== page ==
Kansas City, Mo. — If you are waiting for the Tigers to pull the plug on struggling reliever Francisco Rodriguez, get comfortable. It’s not happening any time soon, if at all.
“We are a better bullpen if he’s on the team and pitching well,” manager Brad Ausmus said before the game Tuesday. “We are doing what we can to get him back. We are going to stay the course.”
Rodriguez, who hadn’t pitched in eight days, gave up a walk and two-run home run to Eric Hosmer Monday, and then quickly dispatched the next three hitters. His outing prior to that, he pitched a clean scoreless inning against the Rangers.
There have been indications that he’s getting back on track, but he’s still searching for consistency.
“We have to find out if he can pitch with the game on the line,” Ausmus said.
Rodriguez is the unquestioned leader and mentor of the bullpen. After his outing Monday, he sat in the corner of the clubhouse providing an ear and counsel to Shane Greene, who also had a rough night.
“You get a good understanding why we want him to be part of it,” Ausmus said. “Because he is huge in that bullpen. He is the leader of the bullpen and has been since he stepped foot into the Detroit Tigers clubhouse.
“The guy is an unbelievable professional. He does things the right way. He’s very unselfish. Without question, he is the guy everyone down there looks to as the steadying, influential mentor.”
The month of May has been unkind to left-hander Matthew Boyd, who gets the start in the series finale Wednesday. The Tigers have lost all five of his starts and he’s posted a 6.92 ERA and 2.0 WHIP.
“The last three starts I have given up a lot of hits (29 in 12⅓ innings),” Boyd said. “So if you are looking at it from a sample size, that’s really what it is. It’s a matter of getting ahead in the count, not wasting any pitches and getting my off-speed stuff working.”
Teams have been flooding their lineup with right-handed hitters against Boyd. This season he has faced 209 right-handers and 29 left-handers — which is not unusual. He’s been tougher on lefties in his career; but the splits are relatively close (right-handers .294, lefties .266).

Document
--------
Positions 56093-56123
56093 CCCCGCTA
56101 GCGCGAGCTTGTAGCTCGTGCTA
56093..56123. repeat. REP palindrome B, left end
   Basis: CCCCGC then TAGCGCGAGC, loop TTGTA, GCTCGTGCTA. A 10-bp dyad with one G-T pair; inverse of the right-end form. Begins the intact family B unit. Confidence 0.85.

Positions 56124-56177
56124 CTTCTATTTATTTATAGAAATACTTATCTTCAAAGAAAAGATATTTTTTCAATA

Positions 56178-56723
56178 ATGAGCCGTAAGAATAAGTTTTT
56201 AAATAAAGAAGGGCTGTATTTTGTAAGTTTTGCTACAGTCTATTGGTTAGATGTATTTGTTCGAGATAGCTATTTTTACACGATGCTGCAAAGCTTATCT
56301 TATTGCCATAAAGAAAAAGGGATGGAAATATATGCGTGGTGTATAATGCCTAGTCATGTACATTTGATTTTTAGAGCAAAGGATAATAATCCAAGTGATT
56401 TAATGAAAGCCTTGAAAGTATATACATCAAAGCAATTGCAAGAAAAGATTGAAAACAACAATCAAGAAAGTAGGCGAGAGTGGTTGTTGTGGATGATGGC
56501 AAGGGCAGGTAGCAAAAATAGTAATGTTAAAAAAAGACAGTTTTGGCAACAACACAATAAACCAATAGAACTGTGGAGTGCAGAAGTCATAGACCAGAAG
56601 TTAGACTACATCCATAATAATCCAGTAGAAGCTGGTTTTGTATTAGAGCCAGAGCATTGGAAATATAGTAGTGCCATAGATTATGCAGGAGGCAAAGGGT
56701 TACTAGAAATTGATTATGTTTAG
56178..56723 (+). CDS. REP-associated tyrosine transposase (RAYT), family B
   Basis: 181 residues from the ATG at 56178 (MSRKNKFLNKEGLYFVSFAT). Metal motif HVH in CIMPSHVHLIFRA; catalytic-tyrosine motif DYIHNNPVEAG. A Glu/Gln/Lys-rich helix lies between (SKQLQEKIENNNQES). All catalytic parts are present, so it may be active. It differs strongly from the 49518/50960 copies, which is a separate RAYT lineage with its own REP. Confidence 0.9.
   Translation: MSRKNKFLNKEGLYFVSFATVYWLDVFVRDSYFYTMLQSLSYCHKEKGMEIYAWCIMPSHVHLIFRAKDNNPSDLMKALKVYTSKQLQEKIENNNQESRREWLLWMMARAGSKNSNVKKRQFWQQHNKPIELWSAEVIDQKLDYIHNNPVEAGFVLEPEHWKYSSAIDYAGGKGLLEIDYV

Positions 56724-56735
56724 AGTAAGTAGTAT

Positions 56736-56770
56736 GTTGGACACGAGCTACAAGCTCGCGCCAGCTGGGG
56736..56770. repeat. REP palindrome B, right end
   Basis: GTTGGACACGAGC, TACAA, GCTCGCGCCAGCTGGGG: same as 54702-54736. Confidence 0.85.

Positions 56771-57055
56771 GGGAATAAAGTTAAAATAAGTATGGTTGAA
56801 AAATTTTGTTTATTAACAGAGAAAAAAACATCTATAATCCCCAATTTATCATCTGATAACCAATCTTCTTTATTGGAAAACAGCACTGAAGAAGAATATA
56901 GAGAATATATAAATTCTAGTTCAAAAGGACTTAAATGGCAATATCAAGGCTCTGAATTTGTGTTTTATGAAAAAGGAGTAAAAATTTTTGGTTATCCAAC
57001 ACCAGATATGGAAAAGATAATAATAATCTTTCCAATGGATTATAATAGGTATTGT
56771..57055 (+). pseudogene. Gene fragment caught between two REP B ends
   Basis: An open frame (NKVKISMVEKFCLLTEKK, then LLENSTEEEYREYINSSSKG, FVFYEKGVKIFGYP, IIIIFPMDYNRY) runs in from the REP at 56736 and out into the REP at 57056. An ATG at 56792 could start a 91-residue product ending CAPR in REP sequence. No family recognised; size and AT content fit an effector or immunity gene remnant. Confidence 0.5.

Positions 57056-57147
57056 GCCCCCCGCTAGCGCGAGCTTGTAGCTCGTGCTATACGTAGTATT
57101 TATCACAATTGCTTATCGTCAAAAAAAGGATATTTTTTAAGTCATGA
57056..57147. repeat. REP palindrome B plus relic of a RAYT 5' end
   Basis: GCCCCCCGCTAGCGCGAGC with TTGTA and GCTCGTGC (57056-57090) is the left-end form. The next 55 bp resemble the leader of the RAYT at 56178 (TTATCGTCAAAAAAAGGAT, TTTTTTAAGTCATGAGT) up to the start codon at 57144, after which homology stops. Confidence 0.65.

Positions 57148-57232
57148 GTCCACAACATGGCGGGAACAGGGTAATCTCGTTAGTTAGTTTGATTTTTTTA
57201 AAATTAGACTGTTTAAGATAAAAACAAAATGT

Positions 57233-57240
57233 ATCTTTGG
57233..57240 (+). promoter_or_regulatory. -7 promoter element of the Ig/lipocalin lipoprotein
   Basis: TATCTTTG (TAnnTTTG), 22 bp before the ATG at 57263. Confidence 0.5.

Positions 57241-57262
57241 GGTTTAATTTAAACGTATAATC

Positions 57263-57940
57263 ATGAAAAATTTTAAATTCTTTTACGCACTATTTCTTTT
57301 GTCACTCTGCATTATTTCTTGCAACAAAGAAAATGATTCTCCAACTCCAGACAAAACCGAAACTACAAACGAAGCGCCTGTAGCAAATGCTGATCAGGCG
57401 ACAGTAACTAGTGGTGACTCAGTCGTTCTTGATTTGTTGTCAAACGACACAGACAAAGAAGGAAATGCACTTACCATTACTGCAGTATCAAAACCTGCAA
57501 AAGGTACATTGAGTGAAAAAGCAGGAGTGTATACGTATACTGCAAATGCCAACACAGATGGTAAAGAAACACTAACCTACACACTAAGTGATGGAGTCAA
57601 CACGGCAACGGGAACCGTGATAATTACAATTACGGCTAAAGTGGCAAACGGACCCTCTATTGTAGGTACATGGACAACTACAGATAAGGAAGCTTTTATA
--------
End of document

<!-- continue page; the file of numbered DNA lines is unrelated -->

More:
But this year, righties are hitting .328 against him and teams smell blood in the water.
“Yeah, I wouldn’t expect them to put lefties in there if they have options,” Boyd said. “It doesn’t bother me. I’ve got three off-speed pitches; I can handle righties and lefties. It’s just been a weird few games, these last three, the last two especially.
“I’ve gotten a lot of ground balls and lot of them have found holes.”
The change-up and slider are usually his antidotes to right-handed hitters. Both of those pitches have been inconsistent this month – which could account for the spiked batting average.
“Maybe in certain situations it’s been like that,” he said. “The slider wasn’t where I wanted it to be the last three starts. But, if I can start repeating my delivery and get it working again, it’ll all start evening out.”
Around the horn
Miguel Cabrera’s eighth-inning, two-run single Monday was just his fifth hit in 22 at-bats from the eighth inning on, which probably feels like déjà vu to him. He was similarly unproductive from the eighth inning on early last year, too (.162). But, from June on, he hit .367 from the eighth inning on. Maybe the single Monday was a precursor of things to come.
… The Martinez boys have been swinging it in May. Both Victor and J.D. Martinez rank in the top 25 in the American League in OPS. J.D. Martinez ranks third (1.202) and Victor Martinez 25th (.900). They have combined for 11 home runs and 32 RBIs.
… Outfielder Jim Adduci continues to make gradual progress. On the disabled list with an oblique strain, he’s begun to take swings off a batting tee. He also threw out to 120 feet on Tuesday. Ausmus, though, said he was still “a ways” away.
Tigers at Royals
First pitch: 8:15 Wednesday, Kauffman Stadium, Kansas City, Missouri
TV/radio: FSD, 97.1
RHP Ian Kennedy (0-4, 4.43), Royals: It’s been a rough month. In three starts he’s been tagged for 14 runs (13 earned) in 11⅓ innings. He’s allowed five home runs and opponents are hitting .261 with a .630 slugging percentage and .989 OPS. Lefties are hitting a robust .305 against him.
LHP Matthew Boyd (2-5, 5.40), Tigers: May has also been unkind to Boyd. He’s 0-4 with a 6.92 ERA and 2.0 WHIP. Teams are stacking their lineups with right-handed hitters. Boyd has faced 209 righties and 29 lefties this season and righties are hitting .328 against him. All seven of the home runs against him and 21 of the 23 walks have come to righties.